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Compared to... (contd.)

Colour Chart Comparison

Now we can compare the C-3040Z to a few of other cameras, using samples from our test archives we will now compare its image quality to the Nikon Coolpix 990, Canon PowerShot G1 and Sony DSC-S75.

Colour charts are shot in daylight, Auto White Balance, EV compensation +0.3 (all cameras), measured light ~10 EV.

Olympus C-3040Z Nikon Coolpix 990
Canon PowerShot G1 Sony DSC-S75

The C-3040Z produces more neutral results from our colour patches, closer to those seen from the Nikon Coolpix 990, though slightly less saturated (blue and green suffering the most). The lead in this comparison is once more taken by the Sony DSC-S75 closely followed by Canon's 'cooler' G1.

We're only measuring colour below. RGB values below were taken from a VGA reduced image (to average colours and eliminate JPEG artifacts) using the Eyedropper tool in Photoshop with a 5 by 5 Average Sample Size.

 

Olympus
C-3040Z

Nikon Coolpix
990
Canon PowerShot
G1
Sony
DSC-S75
Patch White 201,202,201 201,201,201 214,208,208 193,195,194
       
Middle Gray 102,102,100 104,104,104 97,96,102 90,94,95
       
Patch Red 195,29,36 223,52,58 186,33,53 205,0,26
       
Patch Green 8,136,61 5,149,63 26,149,73 34,138,34
       
Patch Blue 41,33,84 60,50,112 55,49,117 31,24,152
       

Red Channel Noise

Something we noticed early on with the current crop of 3 megapixel cameras was a certain amount of noise in the red channel, even at normal shutter speeds. This was most visible in the light blue of skies or painted walls. Our colour patch test chart turned out to be a good "leveller" and a way to measure the performance of one camera to the next.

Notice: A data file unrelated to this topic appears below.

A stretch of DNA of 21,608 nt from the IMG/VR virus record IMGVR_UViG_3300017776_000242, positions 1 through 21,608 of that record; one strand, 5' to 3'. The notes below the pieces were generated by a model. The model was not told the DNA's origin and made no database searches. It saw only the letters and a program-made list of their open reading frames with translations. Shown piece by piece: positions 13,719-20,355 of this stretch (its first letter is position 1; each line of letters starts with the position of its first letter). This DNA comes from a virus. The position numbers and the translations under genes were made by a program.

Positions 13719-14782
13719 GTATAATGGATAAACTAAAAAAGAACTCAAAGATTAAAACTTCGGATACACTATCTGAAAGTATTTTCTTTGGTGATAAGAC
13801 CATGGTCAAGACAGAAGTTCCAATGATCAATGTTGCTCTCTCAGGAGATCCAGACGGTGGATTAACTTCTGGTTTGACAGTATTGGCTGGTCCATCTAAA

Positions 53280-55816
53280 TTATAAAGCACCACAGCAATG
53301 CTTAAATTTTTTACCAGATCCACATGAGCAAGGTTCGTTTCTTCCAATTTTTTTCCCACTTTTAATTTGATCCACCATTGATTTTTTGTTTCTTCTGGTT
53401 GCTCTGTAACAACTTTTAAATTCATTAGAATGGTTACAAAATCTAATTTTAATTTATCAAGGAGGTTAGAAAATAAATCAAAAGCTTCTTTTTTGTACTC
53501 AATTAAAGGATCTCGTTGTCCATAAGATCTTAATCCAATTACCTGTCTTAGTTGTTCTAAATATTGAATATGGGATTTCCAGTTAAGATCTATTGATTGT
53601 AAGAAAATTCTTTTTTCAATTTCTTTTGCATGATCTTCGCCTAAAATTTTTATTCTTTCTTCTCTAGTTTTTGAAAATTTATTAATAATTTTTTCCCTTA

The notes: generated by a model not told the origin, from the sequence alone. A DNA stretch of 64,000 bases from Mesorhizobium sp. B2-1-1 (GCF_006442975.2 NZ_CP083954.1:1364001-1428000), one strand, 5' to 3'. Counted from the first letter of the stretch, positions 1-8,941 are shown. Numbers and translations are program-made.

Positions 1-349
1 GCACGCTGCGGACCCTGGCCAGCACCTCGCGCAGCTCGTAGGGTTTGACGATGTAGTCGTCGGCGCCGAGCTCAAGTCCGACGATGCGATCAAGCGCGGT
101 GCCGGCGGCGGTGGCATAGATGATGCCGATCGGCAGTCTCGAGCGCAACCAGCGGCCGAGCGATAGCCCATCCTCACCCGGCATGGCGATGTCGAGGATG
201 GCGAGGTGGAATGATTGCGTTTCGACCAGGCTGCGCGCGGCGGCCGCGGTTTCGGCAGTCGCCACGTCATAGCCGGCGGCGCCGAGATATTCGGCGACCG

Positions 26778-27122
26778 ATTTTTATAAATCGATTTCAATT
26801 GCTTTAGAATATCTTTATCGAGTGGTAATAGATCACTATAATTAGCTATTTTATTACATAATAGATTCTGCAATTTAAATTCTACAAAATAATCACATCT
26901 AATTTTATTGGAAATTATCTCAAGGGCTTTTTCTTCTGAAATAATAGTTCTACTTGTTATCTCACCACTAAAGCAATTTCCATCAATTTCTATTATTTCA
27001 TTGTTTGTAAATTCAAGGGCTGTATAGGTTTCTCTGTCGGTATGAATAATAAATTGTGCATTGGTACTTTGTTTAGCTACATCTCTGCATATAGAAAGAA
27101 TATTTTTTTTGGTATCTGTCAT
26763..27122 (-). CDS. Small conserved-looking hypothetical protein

The samples below are of 40 x 40 blocks cropped from the colour comparison charts above of the Blue and Cyan patches, each block is then broken down into it's red green and blue channels and reflected as such directly below.

Resolution Comparison

Shots here are of the PIMA/ISO 12233 standard resolution test chart (more available for comparison in our comparison database). Studio light, cameras set to auto, Exposure compensation +0.7 EV for all cameras. How to read the charts: All values are 1/100 th lines/picture height/width. So the "10" value equates to 1000.

Olympus C-3040Z
Nikon Coolpix 990
Canon PowerShot G1
Sony DSC-S75

Measurable findings (three measurements taken for each camera):

Camera Measurement Absolute Res. Extinction Res.
Olympus
C-3040Z
Horiz LPH 1000* 1300
Vert LPH 1000* 1350
5o Diagonal LPH 900* n/a
Nikon
Coolpix 990
Horiz LPH 900 1300
Vert LPH 900 1400
5o Diagonal LPH 900 n/a
Canon
PowerShot G1
Horiz LPH 950* 1300
Vert LPH 950* 1400
5o Diagonal LPH 900* n/a
Sony
DSC-S75
Horiz LPH 1050 1400
Vert LPH 1050 1500
5o Diagonal LPH 1000 n/a

* Strong moiré is visible

Definition of terms:

LPH Lines per Picture Height (to allow for different aspect ratios the measurement is the same for horizontal and vertical)
5o Diagonal Lines set at 5o diagonal
Absolute Resolution Still defined detail (below Nyquist frequency*)
Extinction Resolution Detail beyond camera's definition (becomes a solid gray alias)
n/a Not Available (above the capability of the test chart)
n/v Not Visible (not visible on test results)

* Nyquist frequency defined as the highest spatial frequency where the CCD can still faithfully record
image detail. Beyond the Nyquist frequency aliasing occurs.

About what we'd expected, the C-3040Z with its new lens is now slightly sharper than Canon's G1 and the Nikon Coolpix 990, indeed it's getting close to the Sony DSC-S75's ultra-sharp resolution, however at these high frequencies its clear to see moiré patterns in the resolution chart.

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